It’s been four decades since the murder of Vincent Chin, a Chinese American man who was beaten to death by two white men who worked in the auto industry.

Since then, there has not only been continued violence against Asian Americans but new, record-high levels of anti-Asian hate crimes. And while Chin’s death has been widely memorialized, the solidarity between Asian American and Black communities that emerged in its wake is often left out of the conversation.

Just as Black activists like the Rev. Jesse Jackson Sr. spoke out in the 1980s to demand justice for Chin, in recent years groups like Asian Americans for Black Lives have taken action against the killing of Black Americans such as Philando Castile, George Floyd, Breonna Taylor and Ahmaud Arbery – despite our communities’ complex, and sometimes hostile, history.

With recent data showing that 30 percent of Asian American youth are unaware of Vincent Chin’s murder, we need to educate Gen Z about their history to empower them to be politically engaged. It is up to us to fight for the future of our communities to ensure that Black and Asian lives are no longer seen as disposable.

We can do this only if we look to the lessons of our past. By focusing on two of the most vulnerable racial minorities, we can build on instances of solidarity. The deeply rooted history of violence in the United States and the normalization of unjust treatment toward Black and Asian Americans has been woven into the fabric of our society.

From the Chinese Exclusion Act of 1882 and the Japanese internment camps of the 1940s to our extensive history of slavery, violence and discrimination against communities of color continue today, with hate crimes like the mass shooting in Buffalo, New York, and the attack on a Korean salon in Dallas.


Asian American and Black communities have had a long-standing history of solidarity, stretching from Frederick Douglass advocating for Chinese and Japanese immigration to protests against the Vietnam War to present-day partnerships like Asian Americans for Black Lives.

The narrative of Black-Asian hostility has been given disproportionate attention and is bolstered by the myth that, under systemic racism, one community’s justice relies on the sacrifice of another’s. This is not to say that the relationship is not a fraught one, with real racist sentiments between Black and Asian American communities.

But it’s important to recognize that white supremacy and white supremacist tactics rely on pitting communities against each other. In this way, the invisibility of race-based hate crimes, as well as centuries of rampant discrimination, stigma and violence, have all contributed to a further separation of Black and Asian Americans.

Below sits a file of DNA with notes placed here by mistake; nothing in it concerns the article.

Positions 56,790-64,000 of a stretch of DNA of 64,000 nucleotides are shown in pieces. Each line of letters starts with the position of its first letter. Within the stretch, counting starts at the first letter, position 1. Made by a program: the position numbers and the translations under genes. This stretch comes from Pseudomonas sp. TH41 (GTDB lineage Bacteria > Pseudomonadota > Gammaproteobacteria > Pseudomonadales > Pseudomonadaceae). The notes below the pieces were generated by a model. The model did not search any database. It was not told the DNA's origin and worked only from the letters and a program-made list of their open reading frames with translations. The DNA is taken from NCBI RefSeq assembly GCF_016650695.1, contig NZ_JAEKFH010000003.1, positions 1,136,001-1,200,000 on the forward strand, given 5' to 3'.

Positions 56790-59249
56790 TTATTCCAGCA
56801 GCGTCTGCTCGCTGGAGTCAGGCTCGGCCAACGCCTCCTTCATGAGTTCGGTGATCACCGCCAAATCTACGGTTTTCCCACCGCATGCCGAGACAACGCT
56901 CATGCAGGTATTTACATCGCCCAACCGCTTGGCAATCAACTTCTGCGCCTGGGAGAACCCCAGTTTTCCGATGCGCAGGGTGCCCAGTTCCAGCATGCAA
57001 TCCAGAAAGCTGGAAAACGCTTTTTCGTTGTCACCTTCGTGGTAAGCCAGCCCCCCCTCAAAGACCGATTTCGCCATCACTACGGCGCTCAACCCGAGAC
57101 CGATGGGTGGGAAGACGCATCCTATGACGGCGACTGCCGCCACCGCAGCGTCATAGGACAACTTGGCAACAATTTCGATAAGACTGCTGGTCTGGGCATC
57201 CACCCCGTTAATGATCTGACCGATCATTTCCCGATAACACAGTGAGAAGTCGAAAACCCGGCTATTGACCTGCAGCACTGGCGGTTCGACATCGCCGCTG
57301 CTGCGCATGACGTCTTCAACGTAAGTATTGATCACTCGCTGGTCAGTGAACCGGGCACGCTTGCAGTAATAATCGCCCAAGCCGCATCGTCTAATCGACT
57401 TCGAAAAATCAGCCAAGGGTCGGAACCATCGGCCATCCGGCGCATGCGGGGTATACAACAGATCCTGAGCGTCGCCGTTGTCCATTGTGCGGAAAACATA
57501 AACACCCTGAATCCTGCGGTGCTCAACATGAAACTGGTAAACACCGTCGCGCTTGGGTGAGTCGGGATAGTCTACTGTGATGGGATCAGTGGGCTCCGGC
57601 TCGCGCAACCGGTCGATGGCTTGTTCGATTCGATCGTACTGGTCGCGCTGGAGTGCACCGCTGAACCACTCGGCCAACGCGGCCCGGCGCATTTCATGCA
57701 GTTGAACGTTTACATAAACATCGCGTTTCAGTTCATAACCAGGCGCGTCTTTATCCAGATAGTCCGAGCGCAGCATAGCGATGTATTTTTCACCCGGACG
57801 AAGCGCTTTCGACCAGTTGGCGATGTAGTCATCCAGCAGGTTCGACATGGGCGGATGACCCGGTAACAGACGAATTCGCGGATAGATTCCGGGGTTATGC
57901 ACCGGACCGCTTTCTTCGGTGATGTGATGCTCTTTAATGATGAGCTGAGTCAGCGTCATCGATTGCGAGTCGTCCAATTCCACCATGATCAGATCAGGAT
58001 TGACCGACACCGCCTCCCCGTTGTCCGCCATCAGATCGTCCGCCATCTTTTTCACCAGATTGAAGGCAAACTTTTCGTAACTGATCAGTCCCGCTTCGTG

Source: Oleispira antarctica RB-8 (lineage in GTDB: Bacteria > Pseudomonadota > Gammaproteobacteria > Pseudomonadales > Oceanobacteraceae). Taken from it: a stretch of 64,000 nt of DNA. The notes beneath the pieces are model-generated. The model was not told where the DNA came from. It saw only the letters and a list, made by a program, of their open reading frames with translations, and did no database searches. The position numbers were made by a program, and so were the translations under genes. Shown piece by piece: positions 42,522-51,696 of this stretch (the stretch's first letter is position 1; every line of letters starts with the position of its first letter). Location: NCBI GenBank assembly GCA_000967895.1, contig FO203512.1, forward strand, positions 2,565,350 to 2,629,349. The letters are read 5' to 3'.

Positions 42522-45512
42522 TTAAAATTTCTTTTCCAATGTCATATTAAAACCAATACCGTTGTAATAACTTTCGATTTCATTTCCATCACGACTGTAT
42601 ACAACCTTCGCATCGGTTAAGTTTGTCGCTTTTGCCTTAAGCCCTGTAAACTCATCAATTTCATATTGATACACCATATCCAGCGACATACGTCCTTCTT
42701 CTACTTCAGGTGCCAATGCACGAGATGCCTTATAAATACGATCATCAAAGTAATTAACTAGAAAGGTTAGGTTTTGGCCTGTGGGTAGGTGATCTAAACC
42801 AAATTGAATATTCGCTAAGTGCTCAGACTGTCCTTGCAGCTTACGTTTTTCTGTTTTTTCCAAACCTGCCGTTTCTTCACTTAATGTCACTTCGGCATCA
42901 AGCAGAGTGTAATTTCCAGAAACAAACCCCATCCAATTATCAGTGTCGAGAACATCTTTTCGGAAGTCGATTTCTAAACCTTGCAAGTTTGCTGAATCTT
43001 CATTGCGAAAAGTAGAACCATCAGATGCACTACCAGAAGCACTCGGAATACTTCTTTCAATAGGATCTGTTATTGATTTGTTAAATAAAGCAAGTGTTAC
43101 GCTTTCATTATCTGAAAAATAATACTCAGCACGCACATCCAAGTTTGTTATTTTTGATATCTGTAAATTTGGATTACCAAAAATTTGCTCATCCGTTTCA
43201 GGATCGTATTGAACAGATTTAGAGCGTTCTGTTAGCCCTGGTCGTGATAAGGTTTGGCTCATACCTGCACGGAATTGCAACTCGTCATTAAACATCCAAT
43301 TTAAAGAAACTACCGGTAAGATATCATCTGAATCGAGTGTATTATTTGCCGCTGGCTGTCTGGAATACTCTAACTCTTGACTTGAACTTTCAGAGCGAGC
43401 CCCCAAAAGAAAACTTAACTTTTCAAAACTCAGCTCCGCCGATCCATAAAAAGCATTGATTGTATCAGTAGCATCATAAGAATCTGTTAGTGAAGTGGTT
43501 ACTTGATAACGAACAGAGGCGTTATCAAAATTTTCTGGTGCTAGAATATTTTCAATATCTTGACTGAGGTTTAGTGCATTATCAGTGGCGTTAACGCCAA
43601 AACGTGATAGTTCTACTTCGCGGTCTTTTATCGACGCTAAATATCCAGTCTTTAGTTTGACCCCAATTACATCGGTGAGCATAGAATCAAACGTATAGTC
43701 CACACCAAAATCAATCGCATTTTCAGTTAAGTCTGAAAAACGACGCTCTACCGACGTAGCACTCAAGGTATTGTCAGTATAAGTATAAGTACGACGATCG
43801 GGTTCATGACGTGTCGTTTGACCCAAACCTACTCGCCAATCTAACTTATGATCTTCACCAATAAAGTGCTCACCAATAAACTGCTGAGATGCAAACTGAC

In 2021, our organization RUN (Represent Us Now) AAPI asked young Asian Americans questions about identity, solidarity with other communities of color and the importance of political engagement. We found that this younger generation has been doing work focused on creating solidarity between the two communities.

At RUN AAPI, we motivate Asian American youth to define their sense of civic purpose and be politically engaged, while providing resources for the community to rewrite the cultural and societal narrative about what it means to be Asian American. That work includes connecting the Asian American community with other communities of color to bridge the gap that our parents believe still exists.

Ahead of this year’s midterm elections, we are committed to meeting voters and community members where they are to ensure historically underrepresented voters can make their voices heard.

It is our mission to ensure our communities are more interconnected than ever before, because as we know, real change can only happen when we stand together. In honor of the legacy of Vincent Chin and the progress and setbacks we’ve experienced, we are dedicated to informing and empowering the next generation.

In November, we will not only be fighting for the future of our communities but for the future of democracy as we know it.

— Tribune News Service

Only subscribers are eligible to post comments. Please subscribe or login first for digital access. Here’s why.

Use the form below to reset your password. When you've submitted your account email, we will send an email with a reset code.

filed under: